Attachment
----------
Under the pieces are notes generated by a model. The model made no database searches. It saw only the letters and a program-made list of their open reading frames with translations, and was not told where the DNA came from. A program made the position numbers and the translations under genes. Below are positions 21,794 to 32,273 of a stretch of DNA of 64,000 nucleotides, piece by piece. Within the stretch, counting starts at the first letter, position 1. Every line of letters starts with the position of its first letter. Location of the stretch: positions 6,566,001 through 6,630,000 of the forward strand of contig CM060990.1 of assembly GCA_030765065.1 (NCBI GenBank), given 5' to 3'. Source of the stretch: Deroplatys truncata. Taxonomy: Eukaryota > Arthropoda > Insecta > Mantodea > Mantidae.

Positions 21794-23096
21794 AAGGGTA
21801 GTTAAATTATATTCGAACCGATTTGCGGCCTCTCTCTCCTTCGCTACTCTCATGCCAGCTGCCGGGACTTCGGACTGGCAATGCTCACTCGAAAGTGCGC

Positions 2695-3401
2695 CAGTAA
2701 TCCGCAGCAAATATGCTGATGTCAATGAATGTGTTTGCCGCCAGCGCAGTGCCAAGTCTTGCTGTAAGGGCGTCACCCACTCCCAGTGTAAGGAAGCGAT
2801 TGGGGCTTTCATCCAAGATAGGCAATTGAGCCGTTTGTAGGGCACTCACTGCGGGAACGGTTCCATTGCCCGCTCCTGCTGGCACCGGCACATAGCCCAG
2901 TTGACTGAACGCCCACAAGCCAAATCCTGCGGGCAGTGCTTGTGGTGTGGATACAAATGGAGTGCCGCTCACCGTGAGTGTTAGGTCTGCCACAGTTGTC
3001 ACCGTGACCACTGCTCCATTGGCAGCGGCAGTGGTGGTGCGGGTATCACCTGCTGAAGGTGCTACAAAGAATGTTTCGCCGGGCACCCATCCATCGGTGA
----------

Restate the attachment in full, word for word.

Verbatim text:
Under the pieces are notes generated by a model. The model made no database searches. It saw only the letters and a program-made list of their open reading frames with translations, and was not told where the DNA came from. A program made the position numbers and the translations under genes. Below are positions 21,794 to 32,273 of a stretch of DNA of 64,000 nucleotides, piece by piece. Within the stretch, counting starts at the first letter, position 1. Every line of letters starts with the position of its first letter. Location of the stretch: positions 6,566,001 through 6,630,000 of the forward strand of contig CM060990.1 of assembly GCA_030765065.1 (NCBI GenBank), given 5' to 3'. Source of the stretch: Deroplatys truncata. Taxonomy: Eukaryota > Arthropoda > Insecta > Mantodea > Mantidae.

Positions 21794-23096
21794 AAGGGTA
21801 GTTAAATTATATTCGAACCGATTTGCGGCCTCTCTCTCCTTCGCTACTCTCATGCCAGCTGCCGGGACTTCGGACTGGCAATGCTCACTCGAAAGTGCGC

Positions 2695-3401
2695 CAGTAA
2701 TCCGCAGCAAATATGCTGATGTCAATGAATGTGTTTGCCGCCAGCGCAGTGCCAAGTCTTGCTGTAAGGGCGTCACCCACTCCCAGTGTAAGGAAGCGAT
2801 TGGGGCTTTCATCCAAGATAGGCAATTGAGCCGTTTGTAGGGCACTCACTGCGGGAACGGTTCCATTGCCCGCTCCTGCTGGCACCGGCACATAGCCCAG
2901 TTGACTGAACGCCCACAAGCCAAATCCTGCGGGCAGTGCTTGTGGTGTGGATACAAATGGAGTGCCGCTCACCGTGAGTGTTAGGTCTGCCACAGTTGTC
3001 ACCGTGACCACTGCTCCATTGGCAGCGGCAGTGGTGGTGCGGGTATCACCTGCTGAAGGTGCTACAAAGAATGTTTCGCCGGGCACCCATCCATCGGTGA